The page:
That explains the investment in Otter. It is a hedge on a different future.

To some extent, the acquisition of DirecTV is an effort to gain significantly-greater share in a business producing significant cash flow, in the belief that the ability to bundle with mobile and other fixed network services.

Perhaps DirecTV is not even seen as an essential part of the future network transition to OTT delivery. But it might be helpful in other ways, such as creating content buying power.

Still, at least some might suggest an eventual AT&T move to end or limit support for U-verse video. Much would hinge on when that happens, and how strong consumer demand remains.

So long as linear video demand remains largely intact, there arguably is little need to do anything disruptive.
The big questions would come if linear video begins to decline fast, consumers opt to watch video entertainment OTT and content suppliers decide to support OTT in a big way. Then no linear video supplier would be able to avoid asking how much should be invested in delivering a product with rapidly-declining demand.

Under those circumstances, no linear video supplier would be able to avoid evaluating the value of linear video and network resources devoted to delivering linear video.

Eventually, all ISPs Will Have to Shift Bandwidth from "Linear Video" to Internet Access

Why is high speed access the strategic foundation of future fixed network business models? That is where the enduring value lies. No matter how important mobile becomes, there are some applications and features a fixed network can provide better than any other alternative, including mobile networks.

Consider only end user demand for video entertainment. If one assumes that a typical television viewer watches four hours a day, and that, someday, that will shift largely to over the top delivery, huge new bandwidth demands result.

And the demand grows with image quality. With standard definition as the baseline, high-definition, 4K and eventually possibly-higher resolutions will put huge stress on access networks.

Before compression is applied, 4K video requires four times the bandwidth as HDTV. In some cases, the bandwidth required to support HDTV was about eight to 10 times that of a standard definition signal.

In other words, 4K video, delivered over the top, might require 20 Mbps to 45 Mbps per stream. So bandwidth is one issue. Usage caps are the other issue. Without compression, a standard two-hour movies represents a 100-GB file.

You see the problem. Even a fixed connection might well have a 300-GB usage cap. Many mobile usage plans have effective per-device usage caps of perhaps 5 GB to 10 GB.

Looking at mobile services, Wi-Fi offload has become an important mechanism for allowing devices to consume data at rates that far exceed the actual mobile network usage cap.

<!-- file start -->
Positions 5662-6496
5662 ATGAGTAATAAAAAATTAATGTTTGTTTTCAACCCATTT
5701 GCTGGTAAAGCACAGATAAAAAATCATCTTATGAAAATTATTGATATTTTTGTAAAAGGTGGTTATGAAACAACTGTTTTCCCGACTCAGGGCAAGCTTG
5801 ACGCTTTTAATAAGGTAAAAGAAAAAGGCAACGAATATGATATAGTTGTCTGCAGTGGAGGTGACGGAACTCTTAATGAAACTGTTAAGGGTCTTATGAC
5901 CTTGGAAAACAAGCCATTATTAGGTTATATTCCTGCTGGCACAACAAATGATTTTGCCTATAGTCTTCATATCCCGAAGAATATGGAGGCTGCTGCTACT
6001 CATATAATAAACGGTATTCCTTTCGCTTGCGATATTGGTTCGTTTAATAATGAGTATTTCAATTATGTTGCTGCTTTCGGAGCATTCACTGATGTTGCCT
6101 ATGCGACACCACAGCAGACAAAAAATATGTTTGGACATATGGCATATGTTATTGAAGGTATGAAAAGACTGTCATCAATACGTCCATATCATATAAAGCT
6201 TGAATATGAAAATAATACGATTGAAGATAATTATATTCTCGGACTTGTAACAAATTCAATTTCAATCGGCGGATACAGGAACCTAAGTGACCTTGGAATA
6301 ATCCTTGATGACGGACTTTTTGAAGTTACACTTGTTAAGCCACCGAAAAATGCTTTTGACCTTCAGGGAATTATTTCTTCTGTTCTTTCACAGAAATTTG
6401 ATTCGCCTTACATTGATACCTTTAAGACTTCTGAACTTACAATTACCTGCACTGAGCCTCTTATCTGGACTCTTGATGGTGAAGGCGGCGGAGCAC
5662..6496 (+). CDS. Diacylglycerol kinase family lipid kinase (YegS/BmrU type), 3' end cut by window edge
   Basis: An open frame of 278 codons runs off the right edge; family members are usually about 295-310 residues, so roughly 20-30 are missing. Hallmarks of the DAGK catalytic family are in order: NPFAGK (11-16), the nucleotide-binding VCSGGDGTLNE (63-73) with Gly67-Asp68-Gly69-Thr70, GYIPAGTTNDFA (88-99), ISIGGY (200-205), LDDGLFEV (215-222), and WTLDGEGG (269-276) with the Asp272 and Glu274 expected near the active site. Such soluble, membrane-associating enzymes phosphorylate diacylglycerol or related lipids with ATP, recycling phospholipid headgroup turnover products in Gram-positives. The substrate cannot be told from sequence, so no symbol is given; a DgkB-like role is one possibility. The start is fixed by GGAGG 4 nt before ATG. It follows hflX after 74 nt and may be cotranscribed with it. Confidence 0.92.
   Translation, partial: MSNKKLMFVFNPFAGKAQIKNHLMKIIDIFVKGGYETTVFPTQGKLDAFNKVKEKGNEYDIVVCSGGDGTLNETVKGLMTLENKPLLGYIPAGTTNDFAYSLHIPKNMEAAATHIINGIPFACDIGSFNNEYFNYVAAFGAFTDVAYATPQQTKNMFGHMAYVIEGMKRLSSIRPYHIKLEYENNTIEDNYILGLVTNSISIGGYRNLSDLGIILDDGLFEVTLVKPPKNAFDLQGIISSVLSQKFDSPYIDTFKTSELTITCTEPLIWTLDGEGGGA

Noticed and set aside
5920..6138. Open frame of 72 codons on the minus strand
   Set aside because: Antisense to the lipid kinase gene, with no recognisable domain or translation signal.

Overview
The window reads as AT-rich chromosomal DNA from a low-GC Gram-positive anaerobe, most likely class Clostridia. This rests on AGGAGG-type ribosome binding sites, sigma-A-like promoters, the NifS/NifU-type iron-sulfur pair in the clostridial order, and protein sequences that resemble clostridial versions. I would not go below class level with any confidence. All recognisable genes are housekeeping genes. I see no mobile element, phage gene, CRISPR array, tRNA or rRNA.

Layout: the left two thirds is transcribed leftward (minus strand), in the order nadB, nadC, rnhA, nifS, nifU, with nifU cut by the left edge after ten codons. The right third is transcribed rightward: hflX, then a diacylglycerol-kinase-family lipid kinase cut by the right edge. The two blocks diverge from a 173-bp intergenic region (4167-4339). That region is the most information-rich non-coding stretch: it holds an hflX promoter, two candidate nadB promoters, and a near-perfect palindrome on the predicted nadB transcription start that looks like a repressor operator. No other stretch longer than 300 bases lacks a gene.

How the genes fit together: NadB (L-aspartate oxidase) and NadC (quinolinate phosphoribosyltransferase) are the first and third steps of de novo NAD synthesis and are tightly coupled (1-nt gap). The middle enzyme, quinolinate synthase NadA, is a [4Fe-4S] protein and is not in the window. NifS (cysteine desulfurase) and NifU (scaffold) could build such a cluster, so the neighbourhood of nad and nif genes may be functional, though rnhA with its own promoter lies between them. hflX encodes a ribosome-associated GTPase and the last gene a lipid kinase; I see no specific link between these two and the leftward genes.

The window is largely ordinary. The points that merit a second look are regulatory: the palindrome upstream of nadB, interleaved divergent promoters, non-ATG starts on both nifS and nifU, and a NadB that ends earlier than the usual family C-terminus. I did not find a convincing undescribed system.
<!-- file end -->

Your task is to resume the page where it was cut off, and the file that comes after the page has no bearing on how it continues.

That makes mobile data offload a primary value of the fixed network. Voice and messaging require such minimal bandwidth they do not affect the bandwidth demand requirement.

For telcos, cable TV companies or Internet service providers, high speed access is the foundation of the business, going forward. Video already dominates overall demand for gigabytes, and will over time grow even more important, as image resolution increases and most apps acquire the ability to incorporate video into their experiences.

What are the practical implications? The value of bandwidth will shift in the direction of Internet capabilities, over time, and away from bandwidth devoted to linear video.

Cable operators and satellite TV providers already have managed to reclaim significant amounts of bandwidth by shifting from analog to all-digital video delivery.

Might AT&T have something similar in mind in its bid to acquire DirecTV. Out of region, AT&T gains the ability to sell a triple-play offer. The big question is what happens in region. It might be reasonable to expect U-verse video to remain the delivery mechanism, where AT&T already has it deployed.

Long term, it is questionable whether any supplier will want to “waste” bandwidth on linear video, if demand shifts dramatically to over the top delivery over the Internet.

Interestingly enough, that also should shed some light on current arguments about “not making the Internet cable TV.” The concern is legitimate, but misplaced.

There is nearly universal belief that, eventually, today’s linear video service will migrate to some form of OTT delivery.

So it is not that the Internet, overall, “becomes cable TV,” but that cable TV content and business models will shift to use of the Internet for content delivery.

Managed services, in fact, are likely to become more important over time, even when public Internet networks are the delivery mechanism. Carrier voice provides another example.

Carrier voice will use Internet Protocol, on both managed and unmanaged networks. But that illustrates the complexity of arguments about quality of service. Consumers are going to have different expectations of services they have paid for.

In any event, you get the point: high speed access has to be the foundation for fixed network service providers.

Sales Friction Creates Barriers to Buying Behavior